Sellwood Joins Institutional Investing Diversity Cooperative

For a long time, a lack of good data has prevented diverse investment managers from being hired by institutional clients. That’s about to change, due to the efforts of the Institutional Investing Diversity Cooperative, which Sellwood recently joined.

Members of the Cooperative believe that diverse investment teams make better investment decisions, and that including more women and people of color in asset management roles improves portfolios and our greater community.

As a starting point, members of the Cooperative have partnered with eVestment, the industry’s leading investment manager database, to demand greater transparency regarding the diversity within the asset management firms we research and recommend. We expect further partnerships in the future.

Better data is only the first step, but it is a good start.

Several databases of investment manager information are available to institutional consultants. We have written that the amount of investment manager data available for us to review is so vast that it is almost beyond comprehension – thousands of data elements, times tens of thousands of managers. But there is one place where data is sorely lacking – data regarding ethnic and gender diversity of the teams of people who directly manage our clients’ money. Most databases include a field for the gender or ethnicity of the firm’s owner, but not much else. While we care about who owns every investment management firm that we research on behalf of clients, we care just as much about the teams of people who actually manage clients’ assets.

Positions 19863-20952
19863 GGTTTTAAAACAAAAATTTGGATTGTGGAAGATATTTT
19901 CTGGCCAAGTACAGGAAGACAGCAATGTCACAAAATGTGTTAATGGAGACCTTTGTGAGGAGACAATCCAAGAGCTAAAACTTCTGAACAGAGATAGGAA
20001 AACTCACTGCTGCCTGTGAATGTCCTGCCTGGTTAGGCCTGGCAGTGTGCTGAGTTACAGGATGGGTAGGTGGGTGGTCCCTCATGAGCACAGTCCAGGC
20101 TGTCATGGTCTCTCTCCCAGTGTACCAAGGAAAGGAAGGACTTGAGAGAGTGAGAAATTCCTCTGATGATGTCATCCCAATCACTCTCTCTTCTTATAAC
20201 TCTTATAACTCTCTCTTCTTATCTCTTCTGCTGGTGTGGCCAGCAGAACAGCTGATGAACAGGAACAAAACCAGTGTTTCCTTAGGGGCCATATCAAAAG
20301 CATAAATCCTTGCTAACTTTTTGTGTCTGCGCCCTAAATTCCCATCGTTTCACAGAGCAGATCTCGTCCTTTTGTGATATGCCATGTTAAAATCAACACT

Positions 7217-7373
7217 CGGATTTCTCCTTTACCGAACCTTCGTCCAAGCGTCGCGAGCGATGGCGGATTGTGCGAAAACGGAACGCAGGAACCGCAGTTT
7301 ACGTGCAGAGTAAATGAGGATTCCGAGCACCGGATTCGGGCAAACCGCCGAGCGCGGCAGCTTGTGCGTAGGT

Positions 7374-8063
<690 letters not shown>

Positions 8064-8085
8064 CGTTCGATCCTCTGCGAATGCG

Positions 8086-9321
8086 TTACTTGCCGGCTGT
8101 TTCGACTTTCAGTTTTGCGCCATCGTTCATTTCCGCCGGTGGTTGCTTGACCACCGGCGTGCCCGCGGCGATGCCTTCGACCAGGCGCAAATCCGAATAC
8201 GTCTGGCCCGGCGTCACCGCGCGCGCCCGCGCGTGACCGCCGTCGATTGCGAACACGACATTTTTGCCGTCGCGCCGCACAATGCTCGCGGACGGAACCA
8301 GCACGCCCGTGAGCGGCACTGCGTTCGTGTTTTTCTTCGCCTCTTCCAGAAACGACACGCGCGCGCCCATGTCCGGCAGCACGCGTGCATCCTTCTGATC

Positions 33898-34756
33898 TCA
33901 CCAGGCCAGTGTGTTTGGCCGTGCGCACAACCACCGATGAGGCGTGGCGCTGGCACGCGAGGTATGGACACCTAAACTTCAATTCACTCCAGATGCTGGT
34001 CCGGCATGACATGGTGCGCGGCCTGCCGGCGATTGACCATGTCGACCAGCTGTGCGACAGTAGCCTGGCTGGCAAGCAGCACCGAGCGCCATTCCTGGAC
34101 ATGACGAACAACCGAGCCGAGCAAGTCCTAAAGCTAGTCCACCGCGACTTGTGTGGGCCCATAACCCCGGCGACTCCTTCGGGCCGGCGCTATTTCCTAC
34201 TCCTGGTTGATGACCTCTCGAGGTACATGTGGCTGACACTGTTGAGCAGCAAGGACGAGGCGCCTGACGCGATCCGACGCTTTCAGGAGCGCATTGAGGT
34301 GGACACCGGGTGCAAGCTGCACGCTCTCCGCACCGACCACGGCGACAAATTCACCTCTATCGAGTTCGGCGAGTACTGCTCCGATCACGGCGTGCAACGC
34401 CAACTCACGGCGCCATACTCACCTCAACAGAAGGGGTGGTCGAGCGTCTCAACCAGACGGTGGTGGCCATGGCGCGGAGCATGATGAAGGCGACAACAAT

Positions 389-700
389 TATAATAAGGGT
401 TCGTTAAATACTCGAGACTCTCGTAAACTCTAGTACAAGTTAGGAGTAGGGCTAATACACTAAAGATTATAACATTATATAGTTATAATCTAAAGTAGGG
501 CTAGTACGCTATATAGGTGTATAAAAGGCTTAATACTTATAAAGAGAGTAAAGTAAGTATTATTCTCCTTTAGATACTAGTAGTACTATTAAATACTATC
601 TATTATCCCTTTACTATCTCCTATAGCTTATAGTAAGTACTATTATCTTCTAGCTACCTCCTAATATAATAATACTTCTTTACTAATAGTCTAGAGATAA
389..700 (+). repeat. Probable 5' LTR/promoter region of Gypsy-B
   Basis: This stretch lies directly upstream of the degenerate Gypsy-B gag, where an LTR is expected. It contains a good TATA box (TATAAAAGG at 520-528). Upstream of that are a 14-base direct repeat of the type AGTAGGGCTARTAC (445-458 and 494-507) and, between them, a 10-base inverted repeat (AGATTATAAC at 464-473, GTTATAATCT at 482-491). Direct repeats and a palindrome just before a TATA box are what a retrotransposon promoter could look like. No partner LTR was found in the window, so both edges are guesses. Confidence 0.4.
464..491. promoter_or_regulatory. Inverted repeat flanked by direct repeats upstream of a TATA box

The limited availability of data regarding investment manager diversity is why our industry generates so many searches for “woman-owned” or “minority-owned” investment firms. Using existing databases, a consultant can screen on those ownership fields. But there simply isn’t robust and reliable data to screen for what we and clients care about just as much – the diversity of the team directly responsible for managing the client’s money, as opposed to the recipient of the firm’s profits. Both are important, and we have data on only one.

Why has this diversity data been limited? Because historically, nobody has demanded better data. The Institutional Investing Diversity Cooperative is changing that. The Cooperative now includes 22 investment consulting firms, advising more than $32 trillion of institutional assets, a coalition of institutional asset advisors that will be difficult for investment management firms to ignore. Together, we demand the tools and transparency to better evaluate the diversity of our clients’ money managers. With more robust data, we can do a better job of including more diverse teams in client portfolios.

What doesn’t get measured doesn’t get done. Measurement isn’t everything, but it’s the necessary first step.